Direct Subsidy Payments: Replacing leaky, expensive-to-administer and badly-targeted subsidies with direct payments to the poor is a more efficient way to help the country’s needy. Mr. Modi started direct payments for cooking gas in some places and is hoping to expand them to subsidize food and fertilizer purchases for the poorest.

Coal and Telecom Auctions: Coal mining rights and telecommunications bandwidth were at the center of the biggest scandals that helped to sink the Congress party in general elections in 2014. Mr. Modi’s Bharatiya Janata Party did not shy away from putting them back on the block to help raise money for the government and kick-start growth in these crucial sectors.

Media Management: Prime Minister Modi starved the media of access at the same time as flooding the airwaves. Speeches broadcast on every news channel, a regular radio show, carefully curated photo opportunities in weird outfits and wonderful places and an unprecedented barrage of social media messages through Facebook, Twitter and even Weibo in China have all been used to let the world know what Mr. Modi is doing and thinking.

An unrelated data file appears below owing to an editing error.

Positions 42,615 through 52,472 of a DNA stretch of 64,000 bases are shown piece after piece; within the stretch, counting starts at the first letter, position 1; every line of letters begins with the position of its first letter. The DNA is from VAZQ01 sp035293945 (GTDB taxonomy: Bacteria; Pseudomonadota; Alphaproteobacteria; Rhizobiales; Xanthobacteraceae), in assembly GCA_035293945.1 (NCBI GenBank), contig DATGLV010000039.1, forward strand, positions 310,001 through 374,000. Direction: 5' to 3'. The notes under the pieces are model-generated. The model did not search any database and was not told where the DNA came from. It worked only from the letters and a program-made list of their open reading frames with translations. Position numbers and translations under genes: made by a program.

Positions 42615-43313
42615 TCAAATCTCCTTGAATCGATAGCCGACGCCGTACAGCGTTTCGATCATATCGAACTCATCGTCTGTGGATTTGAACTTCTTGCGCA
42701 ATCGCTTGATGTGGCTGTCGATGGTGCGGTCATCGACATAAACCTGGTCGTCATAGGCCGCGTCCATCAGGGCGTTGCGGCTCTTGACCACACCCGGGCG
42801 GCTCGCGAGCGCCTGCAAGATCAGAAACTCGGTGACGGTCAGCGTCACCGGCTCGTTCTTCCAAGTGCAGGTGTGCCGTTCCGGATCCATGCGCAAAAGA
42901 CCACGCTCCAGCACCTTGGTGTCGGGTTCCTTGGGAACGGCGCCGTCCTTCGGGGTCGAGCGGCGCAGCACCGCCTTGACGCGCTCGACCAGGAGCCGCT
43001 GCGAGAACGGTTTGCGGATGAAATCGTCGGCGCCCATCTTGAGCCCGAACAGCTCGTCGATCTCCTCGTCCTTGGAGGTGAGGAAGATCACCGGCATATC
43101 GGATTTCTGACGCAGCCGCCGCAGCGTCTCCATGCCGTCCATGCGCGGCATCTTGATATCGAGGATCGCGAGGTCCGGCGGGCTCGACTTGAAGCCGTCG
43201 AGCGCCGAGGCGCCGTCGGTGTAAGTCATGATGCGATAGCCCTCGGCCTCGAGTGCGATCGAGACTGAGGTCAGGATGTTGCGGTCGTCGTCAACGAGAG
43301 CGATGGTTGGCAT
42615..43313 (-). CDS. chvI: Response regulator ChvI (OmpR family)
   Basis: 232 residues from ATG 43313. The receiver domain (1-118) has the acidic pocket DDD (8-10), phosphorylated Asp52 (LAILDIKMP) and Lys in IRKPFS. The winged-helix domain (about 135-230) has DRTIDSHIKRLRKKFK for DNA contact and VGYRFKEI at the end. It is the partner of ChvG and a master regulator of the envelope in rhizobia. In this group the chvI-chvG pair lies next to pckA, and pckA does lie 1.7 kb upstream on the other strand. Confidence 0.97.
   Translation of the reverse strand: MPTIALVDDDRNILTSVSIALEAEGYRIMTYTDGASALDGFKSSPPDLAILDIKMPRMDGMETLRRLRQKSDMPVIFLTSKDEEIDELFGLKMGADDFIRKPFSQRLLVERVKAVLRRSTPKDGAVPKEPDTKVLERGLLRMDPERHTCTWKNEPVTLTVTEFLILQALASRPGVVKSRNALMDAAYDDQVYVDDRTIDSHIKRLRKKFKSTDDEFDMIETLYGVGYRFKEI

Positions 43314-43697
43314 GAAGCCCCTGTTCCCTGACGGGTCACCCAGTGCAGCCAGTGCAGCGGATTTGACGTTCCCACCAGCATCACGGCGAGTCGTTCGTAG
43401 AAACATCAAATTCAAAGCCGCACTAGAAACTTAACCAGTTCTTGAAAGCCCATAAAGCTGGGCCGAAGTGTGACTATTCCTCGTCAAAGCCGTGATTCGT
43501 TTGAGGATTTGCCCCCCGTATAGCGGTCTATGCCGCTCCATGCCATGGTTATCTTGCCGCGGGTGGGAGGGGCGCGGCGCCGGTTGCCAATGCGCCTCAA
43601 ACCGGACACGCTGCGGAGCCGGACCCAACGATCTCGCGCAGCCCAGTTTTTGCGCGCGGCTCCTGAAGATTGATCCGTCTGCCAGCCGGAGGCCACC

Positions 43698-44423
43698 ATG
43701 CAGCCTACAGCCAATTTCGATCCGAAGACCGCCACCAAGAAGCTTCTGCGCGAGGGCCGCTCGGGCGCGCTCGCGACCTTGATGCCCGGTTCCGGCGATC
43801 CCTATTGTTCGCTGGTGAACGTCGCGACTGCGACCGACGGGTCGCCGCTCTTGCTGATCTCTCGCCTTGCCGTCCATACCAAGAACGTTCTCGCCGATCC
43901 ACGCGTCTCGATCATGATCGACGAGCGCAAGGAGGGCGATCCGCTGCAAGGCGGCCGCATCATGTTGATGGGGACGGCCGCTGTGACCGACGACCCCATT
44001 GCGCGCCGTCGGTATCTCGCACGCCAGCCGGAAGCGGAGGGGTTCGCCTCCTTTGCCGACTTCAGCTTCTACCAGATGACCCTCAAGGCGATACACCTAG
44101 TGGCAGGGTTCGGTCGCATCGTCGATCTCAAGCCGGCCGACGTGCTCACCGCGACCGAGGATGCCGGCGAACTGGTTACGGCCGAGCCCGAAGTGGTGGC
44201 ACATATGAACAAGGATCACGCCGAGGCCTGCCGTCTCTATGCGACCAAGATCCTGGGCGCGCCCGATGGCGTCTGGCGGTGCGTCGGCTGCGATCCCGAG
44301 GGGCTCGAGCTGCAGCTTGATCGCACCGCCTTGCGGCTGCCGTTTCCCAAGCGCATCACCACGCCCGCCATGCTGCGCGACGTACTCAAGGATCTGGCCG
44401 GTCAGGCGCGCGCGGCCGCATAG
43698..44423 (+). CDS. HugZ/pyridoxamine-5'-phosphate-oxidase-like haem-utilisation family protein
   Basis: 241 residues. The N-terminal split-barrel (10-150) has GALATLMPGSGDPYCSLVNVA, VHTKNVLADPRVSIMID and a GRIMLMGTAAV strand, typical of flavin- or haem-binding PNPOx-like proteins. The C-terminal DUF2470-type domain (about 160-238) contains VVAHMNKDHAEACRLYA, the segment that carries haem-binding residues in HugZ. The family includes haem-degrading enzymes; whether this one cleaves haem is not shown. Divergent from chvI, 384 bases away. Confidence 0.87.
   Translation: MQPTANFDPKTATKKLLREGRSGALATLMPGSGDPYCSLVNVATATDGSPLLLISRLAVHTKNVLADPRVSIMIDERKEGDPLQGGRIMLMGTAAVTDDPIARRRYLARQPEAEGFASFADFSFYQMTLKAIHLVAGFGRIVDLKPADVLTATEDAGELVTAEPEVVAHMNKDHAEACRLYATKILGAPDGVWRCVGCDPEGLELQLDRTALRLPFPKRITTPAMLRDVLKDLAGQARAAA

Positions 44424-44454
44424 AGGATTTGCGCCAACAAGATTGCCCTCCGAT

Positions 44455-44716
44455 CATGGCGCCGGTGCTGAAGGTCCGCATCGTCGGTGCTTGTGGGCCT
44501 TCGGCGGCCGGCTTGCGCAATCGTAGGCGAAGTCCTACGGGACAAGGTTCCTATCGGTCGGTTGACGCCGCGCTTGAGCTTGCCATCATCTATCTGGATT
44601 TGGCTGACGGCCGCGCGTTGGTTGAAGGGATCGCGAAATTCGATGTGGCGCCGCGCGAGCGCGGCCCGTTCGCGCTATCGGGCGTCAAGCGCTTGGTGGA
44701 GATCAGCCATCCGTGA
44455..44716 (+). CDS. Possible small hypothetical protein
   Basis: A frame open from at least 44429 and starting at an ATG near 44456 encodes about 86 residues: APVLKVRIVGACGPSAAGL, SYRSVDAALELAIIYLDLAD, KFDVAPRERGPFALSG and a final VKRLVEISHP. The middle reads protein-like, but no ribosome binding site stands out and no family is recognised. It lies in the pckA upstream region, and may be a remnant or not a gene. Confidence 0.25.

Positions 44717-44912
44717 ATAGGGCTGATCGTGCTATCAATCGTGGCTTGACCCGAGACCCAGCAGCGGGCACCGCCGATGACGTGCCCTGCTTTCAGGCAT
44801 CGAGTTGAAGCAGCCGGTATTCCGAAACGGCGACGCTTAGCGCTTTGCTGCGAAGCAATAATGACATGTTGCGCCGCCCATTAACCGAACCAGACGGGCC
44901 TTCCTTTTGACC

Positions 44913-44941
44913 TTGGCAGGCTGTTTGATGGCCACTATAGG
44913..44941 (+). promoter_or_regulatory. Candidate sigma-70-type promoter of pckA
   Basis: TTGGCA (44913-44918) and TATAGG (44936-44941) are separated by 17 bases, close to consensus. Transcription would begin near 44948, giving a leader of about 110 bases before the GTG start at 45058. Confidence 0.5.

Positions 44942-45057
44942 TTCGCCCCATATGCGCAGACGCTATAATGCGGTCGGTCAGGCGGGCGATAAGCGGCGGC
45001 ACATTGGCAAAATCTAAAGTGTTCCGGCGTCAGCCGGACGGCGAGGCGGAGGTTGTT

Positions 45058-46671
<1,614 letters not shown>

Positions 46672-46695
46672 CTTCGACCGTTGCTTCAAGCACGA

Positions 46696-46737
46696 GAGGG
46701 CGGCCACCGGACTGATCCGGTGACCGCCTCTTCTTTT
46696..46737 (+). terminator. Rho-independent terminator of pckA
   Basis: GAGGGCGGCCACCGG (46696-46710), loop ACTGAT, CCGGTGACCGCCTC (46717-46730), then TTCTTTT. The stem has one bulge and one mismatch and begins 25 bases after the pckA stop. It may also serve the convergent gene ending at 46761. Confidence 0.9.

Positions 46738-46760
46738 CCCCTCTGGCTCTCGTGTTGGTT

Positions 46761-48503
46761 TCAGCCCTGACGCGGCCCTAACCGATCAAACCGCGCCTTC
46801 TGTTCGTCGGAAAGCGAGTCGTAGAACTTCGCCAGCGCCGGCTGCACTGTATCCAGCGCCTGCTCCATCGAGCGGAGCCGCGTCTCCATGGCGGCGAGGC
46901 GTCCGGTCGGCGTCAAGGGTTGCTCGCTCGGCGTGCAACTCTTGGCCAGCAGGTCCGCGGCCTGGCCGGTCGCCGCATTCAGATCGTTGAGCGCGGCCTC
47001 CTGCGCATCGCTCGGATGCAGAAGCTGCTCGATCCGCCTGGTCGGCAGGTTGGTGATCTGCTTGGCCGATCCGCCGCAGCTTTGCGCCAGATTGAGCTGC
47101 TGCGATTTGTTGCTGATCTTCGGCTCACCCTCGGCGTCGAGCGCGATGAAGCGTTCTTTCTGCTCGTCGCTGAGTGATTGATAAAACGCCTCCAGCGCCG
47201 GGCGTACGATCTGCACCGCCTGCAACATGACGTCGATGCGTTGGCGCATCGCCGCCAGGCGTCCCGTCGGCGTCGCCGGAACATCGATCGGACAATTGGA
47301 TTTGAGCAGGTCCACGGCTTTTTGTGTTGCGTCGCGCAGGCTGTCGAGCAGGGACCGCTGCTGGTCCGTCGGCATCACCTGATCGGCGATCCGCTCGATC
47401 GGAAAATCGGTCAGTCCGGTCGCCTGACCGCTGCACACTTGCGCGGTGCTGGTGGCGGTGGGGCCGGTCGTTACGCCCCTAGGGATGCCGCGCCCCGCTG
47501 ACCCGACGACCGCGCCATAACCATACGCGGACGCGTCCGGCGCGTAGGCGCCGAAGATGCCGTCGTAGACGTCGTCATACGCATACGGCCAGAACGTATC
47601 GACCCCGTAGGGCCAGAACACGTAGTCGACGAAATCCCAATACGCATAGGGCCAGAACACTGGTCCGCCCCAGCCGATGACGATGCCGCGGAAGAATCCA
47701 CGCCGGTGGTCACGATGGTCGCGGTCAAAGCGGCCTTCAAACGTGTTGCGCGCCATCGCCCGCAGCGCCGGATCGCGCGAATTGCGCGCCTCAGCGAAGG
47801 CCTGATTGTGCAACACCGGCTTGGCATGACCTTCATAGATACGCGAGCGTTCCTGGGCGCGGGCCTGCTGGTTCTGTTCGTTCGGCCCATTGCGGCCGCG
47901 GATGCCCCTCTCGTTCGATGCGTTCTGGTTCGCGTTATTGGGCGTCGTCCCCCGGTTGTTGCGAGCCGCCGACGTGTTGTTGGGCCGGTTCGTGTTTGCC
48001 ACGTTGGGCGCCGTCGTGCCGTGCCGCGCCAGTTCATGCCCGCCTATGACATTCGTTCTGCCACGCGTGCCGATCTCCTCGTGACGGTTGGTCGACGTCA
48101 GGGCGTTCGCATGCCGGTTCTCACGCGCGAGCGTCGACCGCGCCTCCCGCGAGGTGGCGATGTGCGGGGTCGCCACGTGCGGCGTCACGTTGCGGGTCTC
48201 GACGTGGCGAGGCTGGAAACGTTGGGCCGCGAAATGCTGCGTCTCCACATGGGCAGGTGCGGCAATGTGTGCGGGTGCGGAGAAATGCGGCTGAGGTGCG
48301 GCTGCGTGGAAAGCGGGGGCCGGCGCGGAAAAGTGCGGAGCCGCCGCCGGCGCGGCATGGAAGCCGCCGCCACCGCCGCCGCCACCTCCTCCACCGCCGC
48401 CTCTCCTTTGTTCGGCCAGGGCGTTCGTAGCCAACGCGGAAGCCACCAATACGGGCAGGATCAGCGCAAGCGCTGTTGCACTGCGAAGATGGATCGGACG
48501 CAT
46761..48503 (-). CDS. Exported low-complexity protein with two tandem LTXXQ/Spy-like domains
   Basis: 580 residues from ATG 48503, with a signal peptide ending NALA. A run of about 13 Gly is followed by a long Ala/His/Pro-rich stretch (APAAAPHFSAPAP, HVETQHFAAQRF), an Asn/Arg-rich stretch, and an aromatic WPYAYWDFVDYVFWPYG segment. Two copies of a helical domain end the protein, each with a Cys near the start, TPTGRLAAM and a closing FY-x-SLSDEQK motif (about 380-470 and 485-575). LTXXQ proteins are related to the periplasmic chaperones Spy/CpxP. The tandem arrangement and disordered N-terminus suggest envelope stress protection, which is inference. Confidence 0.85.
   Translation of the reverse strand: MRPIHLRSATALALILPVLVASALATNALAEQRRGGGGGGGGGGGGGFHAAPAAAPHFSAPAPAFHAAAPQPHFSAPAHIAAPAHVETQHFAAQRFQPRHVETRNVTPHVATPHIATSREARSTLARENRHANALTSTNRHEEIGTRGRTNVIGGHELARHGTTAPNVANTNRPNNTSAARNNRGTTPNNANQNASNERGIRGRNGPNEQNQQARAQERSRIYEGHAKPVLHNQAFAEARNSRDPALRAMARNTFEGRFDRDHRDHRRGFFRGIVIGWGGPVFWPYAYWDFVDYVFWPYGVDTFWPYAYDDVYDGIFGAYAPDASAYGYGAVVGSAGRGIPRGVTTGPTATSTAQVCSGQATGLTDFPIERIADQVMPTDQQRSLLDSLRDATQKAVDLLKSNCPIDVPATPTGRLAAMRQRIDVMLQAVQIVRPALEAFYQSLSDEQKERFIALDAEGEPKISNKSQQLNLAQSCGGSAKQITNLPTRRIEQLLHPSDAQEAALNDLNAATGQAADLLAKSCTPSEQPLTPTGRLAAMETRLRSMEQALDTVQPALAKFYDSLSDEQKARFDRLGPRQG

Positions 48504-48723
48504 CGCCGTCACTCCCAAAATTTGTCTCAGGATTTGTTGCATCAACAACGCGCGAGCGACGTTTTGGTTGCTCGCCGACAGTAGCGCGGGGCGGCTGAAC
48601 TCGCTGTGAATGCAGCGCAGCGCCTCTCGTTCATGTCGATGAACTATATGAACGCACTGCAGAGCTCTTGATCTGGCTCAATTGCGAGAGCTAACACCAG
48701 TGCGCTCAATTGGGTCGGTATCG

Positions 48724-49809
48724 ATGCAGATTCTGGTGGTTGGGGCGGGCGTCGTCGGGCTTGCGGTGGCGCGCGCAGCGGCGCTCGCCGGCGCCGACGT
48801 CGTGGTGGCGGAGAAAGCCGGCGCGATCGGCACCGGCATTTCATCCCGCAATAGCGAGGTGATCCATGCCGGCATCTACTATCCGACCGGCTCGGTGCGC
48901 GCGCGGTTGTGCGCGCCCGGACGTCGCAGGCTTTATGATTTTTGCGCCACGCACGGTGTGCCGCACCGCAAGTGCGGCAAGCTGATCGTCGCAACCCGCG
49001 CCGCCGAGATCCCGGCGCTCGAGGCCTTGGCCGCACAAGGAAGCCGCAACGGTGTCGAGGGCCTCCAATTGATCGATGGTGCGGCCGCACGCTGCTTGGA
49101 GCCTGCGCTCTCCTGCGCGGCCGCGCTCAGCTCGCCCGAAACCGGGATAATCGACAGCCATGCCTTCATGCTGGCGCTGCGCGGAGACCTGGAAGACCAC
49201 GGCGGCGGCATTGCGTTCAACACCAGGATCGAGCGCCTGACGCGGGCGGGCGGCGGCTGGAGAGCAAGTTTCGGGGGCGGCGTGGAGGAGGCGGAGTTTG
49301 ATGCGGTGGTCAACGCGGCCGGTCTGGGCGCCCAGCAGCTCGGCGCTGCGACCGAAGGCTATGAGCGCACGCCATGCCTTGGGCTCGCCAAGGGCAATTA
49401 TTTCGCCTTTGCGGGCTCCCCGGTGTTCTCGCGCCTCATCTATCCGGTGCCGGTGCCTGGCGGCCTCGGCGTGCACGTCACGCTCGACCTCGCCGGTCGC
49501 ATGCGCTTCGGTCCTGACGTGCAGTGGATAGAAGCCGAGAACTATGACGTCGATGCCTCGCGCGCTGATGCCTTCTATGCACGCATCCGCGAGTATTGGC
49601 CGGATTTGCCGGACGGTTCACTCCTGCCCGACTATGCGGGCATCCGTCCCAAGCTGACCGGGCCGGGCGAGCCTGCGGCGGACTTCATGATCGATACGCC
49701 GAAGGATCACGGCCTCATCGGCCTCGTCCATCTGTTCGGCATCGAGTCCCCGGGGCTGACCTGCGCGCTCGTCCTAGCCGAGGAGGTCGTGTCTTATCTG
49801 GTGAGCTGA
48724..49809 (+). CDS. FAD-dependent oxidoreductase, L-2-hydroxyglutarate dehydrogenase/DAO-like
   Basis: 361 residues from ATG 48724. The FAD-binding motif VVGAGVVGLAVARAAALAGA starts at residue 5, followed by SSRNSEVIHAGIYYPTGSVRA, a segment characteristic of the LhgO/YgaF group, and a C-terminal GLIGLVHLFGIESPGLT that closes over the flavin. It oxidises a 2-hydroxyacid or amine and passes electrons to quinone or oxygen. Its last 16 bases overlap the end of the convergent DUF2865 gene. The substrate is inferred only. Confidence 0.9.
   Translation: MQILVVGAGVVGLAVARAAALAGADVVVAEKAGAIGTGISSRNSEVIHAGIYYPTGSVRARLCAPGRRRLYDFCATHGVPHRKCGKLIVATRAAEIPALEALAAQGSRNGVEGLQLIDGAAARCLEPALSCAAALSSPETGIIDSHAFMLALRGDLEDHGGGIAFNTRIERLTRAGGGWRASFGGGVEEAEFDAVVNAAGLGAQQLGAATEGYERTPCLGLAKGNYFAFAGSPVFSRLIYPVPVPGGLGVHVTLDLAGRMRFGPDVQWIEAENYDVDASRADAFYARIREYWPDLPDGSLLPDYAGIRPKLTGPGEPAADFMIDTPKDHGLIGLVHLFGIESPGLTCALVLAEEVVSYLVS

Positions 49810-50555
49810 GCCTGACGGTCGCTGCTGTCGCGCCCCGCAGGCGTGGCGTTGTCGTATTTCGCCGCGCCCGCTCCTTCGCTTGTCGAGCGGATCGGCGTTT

Scandal Free: Of course it’s early in the game, but so far in his premiership, there has been no huge scandal to suggest that the latest people in power are more corrupt than the last batch.

This Outfit: When the prime minister greeted President Obama, wearing this dapper suit in January, he wrecked the Internet. Mr. Modi’s vanity pinstripes had the worldwide web buzzing for weeks after Mr. Obama left and then sold at auction for close to $700,000. The money went to charities that work to educate girls.

Mr. Modi hugs Barack Obama while wearing a pinstrip suit with his name in the stitching. AFP/Getty